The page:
Tuesday, July 15, 2008

net worth update july, 2008

Results for the 2 Months Ended July 15, 2008

Debt/Asset ratio rose to 0.52%
Net Worth moved down 4.9%
Total Assets decreased 2.9%
Total Liabilities decreased 0.9%
House Value/Total Assets rose to 71.7%
Non-Registered Portfolio declined 12.9%

Calendar Year to Date Gain/Loss: +7.1%

Ouch...what a horrible 60 day period. Almost 5% of our net worth was lost since May 15, 2008. This is our first ever net worth decline. Obviously the poor stock market performance has hit our net worth pretty hard. The S&P 500 index is down 16.4% year to date.

9 comments:

Sarlock said...

What a wild ride. My portfolios have been hammered as well.

Can't help but drool over some of the cheap stocks right now, but I am still not convinced that we're near the bottom yet... and we're likely going to see some massive cuts in financial stock dividends.

Canadian Dream said...

MG,

I know the feeling. After so many good months it almost pained me to write that I had lost 10% of my net worth in a two months.

Hold the course and it will get better (when I'm not sure, but it will).

Tim

pitz said...

With increasing volatility comes increasing long-term gains. So don't feel bad.

I've lost enough to buy a decent house in the past 2 months, but the earnings of all of my holdings continue to grow quite healthily, and that's all that matters.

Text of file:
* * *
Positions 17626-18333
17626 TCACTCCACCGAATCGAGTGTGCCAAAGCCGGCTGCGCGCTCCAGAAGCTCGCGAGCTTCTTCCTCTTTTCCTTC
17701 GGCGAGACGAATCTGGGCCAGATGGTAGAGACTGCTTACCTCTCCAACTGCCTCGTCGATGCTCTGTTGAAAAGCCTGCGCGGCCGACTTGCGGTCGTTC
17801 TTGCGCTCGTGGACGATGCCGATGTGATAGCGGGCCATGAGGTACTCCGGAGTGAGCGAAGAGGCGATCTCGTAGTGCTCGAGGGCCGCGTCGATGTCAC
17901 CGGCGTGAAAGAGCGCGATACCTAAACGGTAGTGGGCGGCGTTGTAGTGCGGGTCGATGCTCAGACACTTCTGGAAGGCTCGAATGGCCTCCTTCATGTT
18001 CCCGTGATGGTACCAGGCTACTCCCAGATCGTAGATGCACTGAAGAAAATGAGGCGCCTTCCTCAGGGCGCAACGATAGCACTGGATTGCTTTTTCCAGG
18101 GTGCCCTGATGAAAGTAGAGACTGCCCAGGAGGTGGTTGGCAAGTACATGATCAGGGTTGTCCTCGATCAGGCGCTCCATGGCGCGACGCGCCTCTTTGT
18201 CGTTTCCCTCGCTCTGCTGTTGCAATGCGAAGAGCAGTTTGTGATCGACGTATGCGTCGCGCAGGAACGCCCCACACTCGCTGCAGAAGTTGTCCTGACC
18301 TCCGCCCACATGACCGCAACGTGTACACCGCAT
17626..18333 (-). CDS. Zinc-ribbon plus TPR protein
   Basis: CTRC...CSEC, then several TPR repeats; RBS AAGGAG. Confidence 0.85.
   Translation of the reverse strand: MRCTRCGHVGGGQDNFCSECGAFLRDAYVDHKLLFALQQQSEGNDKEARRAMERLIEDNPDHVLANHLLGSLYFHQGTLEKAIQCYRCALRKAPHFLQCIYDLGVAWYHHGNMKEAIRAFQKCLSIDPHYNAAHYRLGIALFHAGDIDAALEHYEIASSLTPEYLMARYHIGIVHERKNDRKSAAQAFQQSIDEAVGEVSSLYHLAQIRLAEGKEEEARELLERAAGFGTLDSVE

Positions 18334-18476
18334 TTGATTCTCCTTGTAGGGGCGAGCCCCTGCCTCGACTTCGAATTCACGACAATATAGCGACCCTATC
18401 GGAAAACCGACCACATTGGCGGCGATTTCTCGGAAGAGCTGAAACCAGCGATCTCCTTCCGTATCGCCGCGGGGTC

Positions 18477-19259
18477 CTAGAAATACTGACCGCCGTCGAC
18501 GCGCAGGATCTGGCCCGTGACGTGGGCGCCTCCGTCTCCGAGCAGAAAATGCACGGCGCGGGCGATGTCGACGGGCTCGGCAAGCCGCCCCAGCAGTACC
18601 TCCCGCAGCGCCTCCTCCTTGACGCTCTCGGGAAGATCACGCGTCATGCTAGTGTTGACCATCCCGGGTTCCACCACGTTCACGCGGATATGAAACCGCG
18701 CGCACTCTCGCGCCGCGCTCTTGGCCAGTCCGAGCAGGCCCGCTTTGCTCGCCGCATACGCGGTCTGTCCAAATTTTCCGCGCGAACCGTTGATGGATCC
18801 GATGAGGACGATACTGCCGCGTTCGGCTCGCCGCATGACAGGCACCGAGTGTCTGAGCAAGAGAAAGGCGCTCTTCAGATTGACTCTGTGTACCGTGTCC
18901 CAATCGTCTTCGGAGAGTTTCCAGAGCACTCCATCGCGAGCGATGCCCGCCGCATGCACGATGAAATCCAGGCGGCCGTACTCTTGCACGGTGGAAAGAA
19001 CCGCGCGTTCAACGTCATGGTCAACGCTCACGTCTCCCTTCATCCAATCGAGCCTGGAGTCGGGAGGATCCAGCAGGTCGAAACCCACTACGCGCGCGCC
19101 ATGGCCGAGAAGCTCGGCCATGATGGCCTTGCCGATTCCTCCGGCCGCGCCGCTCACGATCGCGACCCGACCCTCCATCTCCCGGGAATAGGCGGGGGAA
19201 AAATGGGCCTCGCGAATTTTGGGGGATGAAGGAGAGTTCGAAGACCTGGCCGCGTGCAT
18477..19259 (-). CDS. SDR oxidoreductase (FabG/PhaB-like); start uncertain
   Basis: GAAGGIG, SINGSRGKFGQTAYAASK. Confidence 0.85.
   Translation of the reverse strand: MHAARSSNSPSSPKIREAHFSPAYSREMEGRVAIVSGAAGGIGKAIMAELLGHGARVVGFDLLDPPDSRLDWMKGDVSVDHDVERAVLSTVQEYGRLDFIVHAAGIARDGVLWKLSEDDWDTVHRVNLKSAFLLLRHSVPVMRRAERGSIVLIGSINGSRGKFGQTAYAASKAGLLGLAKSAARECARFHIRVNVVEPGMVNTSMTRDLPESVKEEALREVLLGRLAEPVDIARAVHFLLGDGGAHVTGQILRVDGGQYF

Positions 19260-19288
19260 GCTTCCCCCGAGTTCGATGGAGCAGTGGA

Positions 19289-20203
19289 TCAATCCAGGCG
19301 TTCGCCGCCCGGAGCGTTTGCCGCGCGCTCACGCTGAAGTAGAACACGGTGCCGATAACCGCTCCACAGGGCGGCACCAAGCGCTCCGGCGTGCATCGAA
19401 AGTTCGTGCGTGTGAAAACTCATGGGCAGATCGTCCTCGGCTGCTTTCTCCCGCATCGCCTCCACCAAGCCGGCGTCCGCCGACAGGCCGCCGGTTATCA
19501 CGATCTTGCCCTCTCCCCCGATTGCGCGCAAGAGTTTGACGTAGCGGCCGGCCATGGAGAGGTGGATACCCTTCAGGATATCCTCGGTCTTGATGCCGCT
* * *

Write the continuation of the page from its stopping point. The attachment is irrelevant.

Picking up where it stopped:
telly said...

Only your 1st ever net worth decline? Lucky $#%@! ;)

MG (moneygardener) said...

nice to know we are all not alone. Just like long term investing in equities, this is the price we pay for exposure to more volatile investment vehicles. Our net worth is more volatile because it is designed for long term growth, not capital preservation.

pitz said...

Yeah exactly. Things would be even more volatile if there were liquid markets to mark all assets to, including real estate.

As I've mentioned before, and perhaps elsewhere, marking one's tax liabilities (or assets) to market, and including that in your net worth is also a useful tool. I use 20% (one half of 40%) as the tax rate on accrued capital gains, so a $100k 'loss' only looks like $80k loss on my net worth (and conversely, a $100k gain only appears to be a $80k gain).

Sami said...

Buffett declined by 20% so do not feel all that bad, you are doing better than him :)

Phil Plasma said...

Great blog, I love the idea of your net worth updates, I could go back and look at my own investments and do the same thing. My question for you, however, is how do you determine your house value on such a regular basis? This figures into your debt/asset ratio, total assets and house value/total assets figure so it is fairly important.

MG (moneygardener) said...

Thanks Phil. I don't use a complicated method whatsoever. Basically I keep my eye on MLS from my neighbourhood and pay attention at the speed of sales.

1. My neighbourhood contains many houses that are very similar to mine.
2. I try to be very conservative because of costs of selling and the fact that it is hard to value unless I really did sell.

..MG